and then there's this one

The Amish population continues to explode, growing 84 percent from 1992 to 2008,

Stay tuned


It's no secret that a puppy breeder is out to make a profit. Which is why it is stupefying when protesters attempt to portray all pup breeders, or at least all Amish or Mennonite ones, as operated in the same manner as the few shoddy ones that have been caught and pilloried (rightly) in the media.

It's overplaying one's hand and there's also a good bit of prejudice or profiling or whatever you want to call it, involved. The Amish are plainly conspicuous, and are loathe to get involved, say, by responding through the media.

He's carrying a lot of water for the Amish here, with a lot accusations and no substance. Sounds a little like me, Ha Ha!

I do like to crack myself up! HA HA HA!

And as the Amish are something of an in-joke in many quarters, and one that seems largely unprotected by the PC-umbrella, it works a lot better than if they belonged to another, more 'sensitive' ethnic or religious group.

I agree, western culture does treat the Amish as if they were a joke, and yeah, they do it with impunity, but on the puppy mill issue the Amish don't need defending!

Also quite a few comments (in the comment section of the post) lamenting about the innocent Amish getting blamed along side the guilty Amish. The suggestion that this is important implies that the writers are projecting their values onto the Amish. The communal values of the Amish have more of a sink or swim together emphasis. If Amish leadership condones puppy mills and the public sees them as a negative, it is inherent in Amish values that they universally share the blame. Were there a good faith effort made by leadership, to make peace with the public expectation over conditions and care, this dynamic would change.

But there is also the issue of, "so if they aren't all abusing their dogs, does that mean we can't talk about the ones that are?" and "isn't the way to remedy this to set standards?" and "doesn't the current circumstance imply that the good guys haven't been doing their job?"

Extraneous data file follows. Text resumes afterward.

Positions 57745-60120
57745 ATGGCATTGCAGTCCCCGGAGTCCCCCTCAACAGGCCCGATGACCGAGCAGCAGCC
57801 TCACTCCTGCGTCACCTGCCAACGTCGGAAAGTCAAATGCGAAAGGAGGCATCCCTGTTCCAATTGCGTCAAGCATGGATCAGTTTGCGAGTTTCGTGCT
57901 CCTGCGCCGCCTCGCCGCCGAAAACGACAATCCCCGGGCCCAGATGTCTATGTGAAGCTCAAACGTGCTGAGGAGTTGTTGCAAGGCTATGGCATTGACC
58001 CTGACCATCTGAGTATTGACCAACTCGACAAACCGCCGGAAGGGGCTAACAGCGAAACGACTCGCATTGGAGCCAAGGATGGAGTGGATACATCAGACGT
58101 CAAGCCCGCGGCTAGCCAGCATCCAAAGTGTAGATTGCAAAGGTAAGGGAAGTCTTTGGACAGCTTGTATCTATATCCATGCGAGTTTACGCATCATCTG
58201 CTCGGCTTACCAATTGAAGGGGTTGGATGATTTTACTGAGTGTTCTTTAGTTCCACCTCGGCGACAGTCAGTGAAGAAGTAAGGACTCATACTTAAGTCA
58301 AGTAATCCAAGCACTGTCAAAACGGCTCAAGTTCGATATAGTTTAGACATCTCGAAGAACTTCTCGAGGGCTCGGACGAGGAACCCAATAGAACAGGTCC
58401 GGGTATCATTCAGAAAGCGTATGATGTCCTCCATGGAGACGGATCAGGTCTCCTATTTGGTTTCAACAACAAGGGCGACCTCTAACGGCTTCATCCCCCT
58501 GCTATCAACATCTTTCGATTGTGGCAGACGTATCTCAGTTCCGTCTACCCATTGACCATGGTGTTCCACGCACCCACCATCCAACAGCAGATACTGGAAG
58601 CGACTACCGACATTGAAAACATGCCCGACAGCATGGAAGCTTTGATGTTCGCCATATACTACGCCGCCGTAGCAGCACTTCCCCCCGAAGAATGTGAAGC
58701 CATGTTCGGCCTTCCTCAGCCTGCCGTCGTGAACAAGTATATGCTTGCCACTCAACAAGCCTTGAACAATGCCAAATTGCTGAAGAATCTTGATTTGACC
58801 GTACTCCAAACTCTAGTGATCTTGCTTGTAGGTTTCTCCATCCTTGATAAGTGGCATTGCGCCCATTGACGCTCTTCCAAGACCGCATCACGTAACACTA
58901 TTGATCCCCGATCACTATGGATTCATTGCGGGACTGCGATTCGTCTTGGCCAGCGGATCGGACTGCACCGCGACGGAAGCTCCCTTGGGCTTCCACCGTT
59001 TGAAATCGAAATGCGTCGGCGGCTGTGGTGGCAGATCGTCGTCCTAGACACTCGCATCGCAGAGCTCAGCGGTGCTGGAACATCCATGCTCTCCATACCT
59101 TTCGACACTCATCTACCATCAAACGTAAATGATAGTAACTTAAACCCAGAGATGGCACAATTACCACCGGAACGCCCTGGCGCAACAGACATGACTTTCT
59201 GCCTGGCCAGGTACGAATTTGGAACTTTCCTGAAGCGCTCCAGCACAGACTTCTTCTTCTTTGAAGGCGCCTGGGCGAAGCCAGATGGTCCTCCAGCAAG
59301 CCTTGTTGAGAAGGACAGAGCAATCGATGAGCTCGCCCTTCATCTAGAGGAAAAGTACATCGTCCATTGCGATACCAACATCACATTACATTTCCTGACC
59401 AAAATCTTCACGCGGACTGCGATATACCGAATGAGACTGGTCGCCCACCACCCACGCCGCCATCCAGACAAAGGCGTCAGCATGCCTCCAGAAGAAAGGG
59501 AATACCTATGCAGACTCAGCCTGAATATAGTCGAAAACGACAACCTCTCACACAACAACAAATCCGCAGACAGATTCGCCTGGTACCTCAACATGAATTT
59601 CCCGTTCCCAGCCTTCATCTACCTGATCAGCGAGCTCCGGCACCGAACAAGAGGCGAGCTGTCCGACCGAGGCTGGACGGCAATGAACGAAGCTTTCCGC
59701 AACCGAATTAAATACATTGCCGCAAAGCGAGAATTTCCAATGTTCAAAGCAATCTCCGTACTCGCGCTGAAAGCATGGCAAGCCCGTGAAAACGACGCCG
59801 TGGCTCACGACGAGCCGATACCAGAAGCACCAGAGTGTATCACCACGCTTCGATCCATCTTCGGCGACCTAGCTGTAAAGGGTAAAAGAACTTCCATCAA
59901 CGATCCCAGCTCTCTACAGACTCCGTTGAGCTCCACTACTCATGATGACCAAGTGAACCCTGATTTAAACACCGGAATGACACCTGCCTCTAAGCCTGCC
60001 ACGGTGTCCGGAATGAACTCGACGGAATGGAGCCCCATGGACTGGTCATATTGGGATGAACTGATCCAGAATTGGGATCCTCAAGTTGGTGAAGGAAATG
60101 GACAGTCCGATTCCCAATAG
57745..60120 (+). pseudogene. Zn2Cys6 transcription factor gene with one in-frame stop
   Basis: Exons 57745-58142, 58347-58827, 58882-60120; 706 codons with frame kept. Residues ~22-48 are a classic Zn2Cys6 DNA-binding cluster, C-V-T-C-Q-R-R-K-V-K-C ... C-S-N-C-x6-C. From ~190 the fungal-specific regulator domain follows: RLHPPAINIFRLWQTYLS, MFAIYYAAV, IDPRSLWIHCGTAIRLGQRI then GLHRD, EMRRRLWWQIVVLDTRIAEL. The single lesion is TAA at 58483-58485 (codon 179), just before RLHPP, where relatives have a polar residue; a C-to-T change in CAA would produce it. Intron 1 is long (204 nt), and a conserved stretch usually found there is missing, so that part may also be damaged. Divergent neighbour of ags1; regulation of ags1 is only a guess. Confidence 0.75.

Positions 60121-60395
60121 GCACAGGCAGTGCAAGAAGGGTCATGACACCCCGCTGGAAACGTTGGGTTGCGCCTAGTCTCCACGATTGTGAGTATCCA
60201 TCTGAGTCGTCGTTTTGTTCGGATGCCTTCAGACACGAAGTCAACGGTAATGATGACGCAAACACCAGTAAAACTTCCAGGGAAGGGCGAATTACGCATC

Monday, October 6, 2008

Scared of the Amish

Seems pretty straight forward

Ronald E. Piester, director of the state division of code enforcement, said the requirements are clear: one- or two-family homes must have smoke detectors under the New York state building code.

He said state officials appreciate that code enforcement might be a sensitive issue, particularly where religion is involved, but added that local officers are expected "to rigidly enforce the code."

Except to the guy who has to do something about it

In Jefferson County, where officials estimate some 100 Amish reside, there has been a greater reluctance on the part of local code enforcement officers to prosecute them.

Instead, local officers say they are waiting to see both how the Morristown case concludes and whether state officials will step in to resolve the issue.

"It's a state problem," said Michael L. Kieff, Jefferson County senior code enforcement officer. "It should be addressed in Albany and applied everywhere in the state."

Mr. Kieff, like other local enforcement officers, said he has no desire to put Amish residents in jail or take them to court over code enforcement issues like smoke detectors.

These guys are scared shit less of the Amish! Just fucking, throw them the hell in jail if they violate the law! Ya know, we're not bashful about throwing our other fellow citizens behind bars, when they get ver hutzt mit dee ordnung. What the fuck, why be prejudiced against the Amish? Let's let them in on this great American privilege!

Sunday, October 5, 2008

Changing Storyline?

What happened to all the hoopla of forgiveness transcending tragedy? It's two years later and were now using phrases like "pain that lingers", "emotional scars that won't heal", and "working hard on forgiving"?

And there's more;